Economic crisis in Russia hurting Md.'s poultry exports Sales to state's top overseas chicken market are off 50%

Agriculture

September 16, 1998|By Ted Shelsby | Ted Shelsby,SUN STAFF

The Russian financial crisis is taking a big bite out of Maryland poultry exports, which have plummeted recently, a state official said yesterday.

"Maryland poultry sales to Russia are off about 50 percent in recent weeks," said Errol Small, head of the state Agricultural Department's international marketing efforts.

On a national level, there have been reports of refrigerated shipments of chicken destined for Russia being turned back at sea or diverted to other destinations because of concern over the value of the declining ruble.

Although he could not provide specifics, Toby Moore, a spokesman for the U.S.A. Poultry and Egg Export Council in Atlanta, said the price of chickens dropped by half, or more, between the time the ship left the United States and arrived in Russia.

Moore said poultry exports to Russia are off, but the trade group has not been able to determine the rate of decline.

"This is a crisis of the past few weeks and we haven't been able to determine the full impact," he said.

Richard L. Lobb, a spokesman for the National Broiler Council, said Russian exports dropped when the value of the ruble went from 6.2 to the dollar in mid-August to 20 rubles to the dollar last week.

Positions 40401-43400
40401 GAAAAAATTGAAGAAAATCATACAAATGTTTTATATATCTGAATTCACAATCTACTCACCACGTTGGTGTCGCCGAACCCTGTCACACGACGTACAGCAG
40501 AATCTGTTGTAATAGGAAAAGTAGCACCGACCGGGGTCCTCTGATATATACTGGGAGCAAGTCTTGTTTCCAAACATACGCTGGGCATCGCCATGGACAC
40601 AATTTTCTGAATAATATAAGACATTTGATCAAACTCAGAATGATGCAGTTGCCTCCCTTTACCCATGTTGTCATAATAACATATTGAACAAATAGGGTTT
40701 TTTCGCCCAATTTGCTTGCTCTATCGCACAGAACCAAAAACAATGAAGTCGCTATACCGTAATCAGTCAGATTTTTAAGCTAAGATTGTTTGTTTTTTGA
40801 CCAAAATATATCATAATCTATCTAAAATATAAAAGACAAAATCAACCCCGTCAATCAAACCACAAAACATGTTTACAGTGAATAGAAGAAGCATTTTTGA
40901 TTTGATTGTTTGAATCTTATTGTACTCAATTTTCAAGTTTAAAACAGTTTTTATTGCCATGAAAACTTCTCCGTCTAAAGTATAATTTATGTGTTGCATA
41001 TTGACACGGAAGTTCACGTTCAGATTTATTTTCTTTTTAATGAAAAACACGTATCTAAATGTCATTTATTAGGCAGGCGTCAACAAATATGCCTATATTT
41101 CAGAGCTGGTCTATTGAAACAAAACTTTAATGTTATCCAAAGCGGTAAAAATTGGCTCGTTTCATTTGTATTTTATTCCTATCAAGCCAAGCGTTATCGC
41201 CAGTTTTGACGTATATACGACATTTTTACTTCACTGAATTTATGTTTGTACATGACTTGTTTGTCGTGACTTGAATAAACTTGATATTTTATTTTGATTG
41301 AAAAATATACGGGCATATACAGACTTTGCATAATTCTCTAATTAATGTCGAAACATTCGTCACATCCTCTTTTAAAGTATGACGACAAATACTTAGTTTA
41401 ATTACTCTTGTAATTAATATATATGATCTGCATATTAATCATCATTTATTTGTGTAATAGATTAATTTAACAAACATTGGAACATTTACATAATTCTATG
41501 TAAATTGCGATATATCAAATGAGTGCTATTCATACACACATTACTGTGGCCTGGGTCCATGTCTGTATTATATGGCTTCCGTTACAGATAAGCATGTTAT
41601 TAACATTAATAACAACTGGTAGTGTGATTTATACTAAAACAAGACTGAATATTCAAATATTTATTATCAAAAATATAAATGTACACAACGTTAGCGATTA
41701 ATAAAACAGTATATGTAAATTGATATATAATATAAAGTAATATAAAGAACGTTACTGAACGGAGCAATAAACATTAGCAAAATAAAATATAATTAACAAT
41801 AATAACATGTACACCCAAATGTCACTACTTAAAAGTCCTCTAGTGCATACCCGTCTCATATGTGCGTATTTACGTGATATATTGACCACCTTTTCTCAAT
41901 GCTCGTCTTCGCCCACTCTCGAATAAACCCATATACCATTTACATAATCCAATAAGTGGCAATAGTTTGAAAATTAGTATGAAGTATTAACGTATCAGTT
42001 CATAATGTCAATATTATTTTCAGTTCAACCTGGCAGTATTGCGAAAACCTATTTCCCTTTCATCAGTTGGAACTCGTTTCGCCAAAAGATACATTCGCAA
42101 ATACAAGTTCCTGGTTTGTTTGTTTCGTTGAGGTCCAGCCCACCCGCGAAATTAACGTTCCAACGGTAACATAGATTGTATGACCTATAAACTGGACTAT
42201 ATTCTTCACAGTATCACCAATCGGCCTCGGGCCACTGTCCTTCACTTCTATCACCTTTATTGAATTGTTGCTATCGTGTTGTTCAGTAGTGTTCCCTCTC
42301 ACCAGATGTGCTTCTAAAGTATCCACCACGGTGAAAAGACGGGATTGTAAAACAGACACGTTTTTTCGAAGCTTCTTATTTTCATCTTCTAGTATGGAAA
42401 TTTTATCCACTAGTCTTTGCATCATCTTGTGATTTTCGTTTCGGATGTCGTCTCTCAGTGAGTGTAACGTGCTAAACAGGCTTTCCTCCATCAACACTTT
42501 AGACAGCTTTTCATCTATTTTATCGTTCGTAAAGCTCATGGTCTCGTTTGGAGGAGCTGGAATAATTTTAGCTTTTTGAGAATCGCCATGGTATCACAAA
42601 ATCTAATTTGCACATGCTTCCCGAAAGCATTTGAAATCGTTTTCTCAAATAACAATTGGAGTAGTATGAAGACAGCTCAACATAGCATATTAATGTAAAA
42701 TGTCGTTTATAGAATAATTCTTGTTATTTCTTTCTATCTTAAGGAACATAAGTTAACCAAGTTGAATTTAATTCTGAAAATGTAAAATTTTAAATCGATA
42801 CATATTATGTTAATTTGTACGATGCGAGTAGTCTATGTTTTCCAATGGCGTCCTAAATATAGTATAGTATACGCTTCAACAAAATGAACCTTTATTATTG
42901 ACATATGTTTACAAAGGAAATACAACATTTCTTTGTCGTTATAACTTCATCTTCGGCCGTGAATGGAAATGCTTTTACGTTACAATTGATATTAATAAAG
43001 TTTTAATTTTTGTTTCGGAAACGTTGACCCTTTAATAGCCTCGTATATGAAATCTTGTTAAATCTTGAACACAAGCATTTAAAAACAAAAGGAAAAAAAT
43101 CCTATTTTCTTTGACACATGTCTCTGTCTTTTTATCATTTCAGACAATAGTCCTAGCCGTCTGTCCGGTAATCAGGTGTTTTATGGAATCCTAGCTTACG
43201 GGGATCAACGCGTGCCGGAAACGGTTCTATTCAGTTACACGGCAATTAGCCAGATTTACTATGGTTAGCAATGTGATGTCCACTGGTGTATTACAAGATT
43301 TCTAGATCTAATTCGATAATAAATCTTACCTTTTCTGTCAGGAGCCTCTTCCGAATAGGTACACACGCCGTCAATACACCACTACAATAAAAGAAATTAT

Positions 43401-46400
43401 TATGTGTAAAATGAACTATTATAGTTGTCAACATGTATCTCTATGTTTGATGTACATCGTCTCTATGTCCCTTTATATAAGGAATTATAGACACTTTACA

Lobb said U.S. poultry processors, including Salisbury-based Perdue Farms Inc., export 17 percent of their production.

Russia is the largest market, accounting for about 40 percent of total U.S. exports.

Moore said domestic processors shipped 932,753 metric tons of chicken products, valued at $729 million, to Russia last year.

The value of poultry exports from Maryland was $90 million last year, Small said. He estimated that 20 percent to 25 percent of that volume went to Russia. Russia is the largest market for Maryland's chicken exports.

Poultry accounted for about 36 percent of all state agriculture exports last year.

Small said that exports to Russia have been growing steadily since the early part of the decade, but he anticipates a drop this year.

As a result, Small said, the state Agriculture Department has begun working to help Maryland poultry processors find alternative markets for their products, such as in the Caribbean, Central America and the Philippines.

Industry officials are "guardedly optimistic" that the Russian market, which has grown steadily since 1992, will bounce back.

"This is not a demand thing," Moore said. "The demand is still there. It's a currency problem.

"It's a good market and I don't think it's going to go away," he said. "Russia can't produce all the food needed to feed its people. They need to import. It is just a question of when the economics are worked out."

Pub Date: 9/16/98

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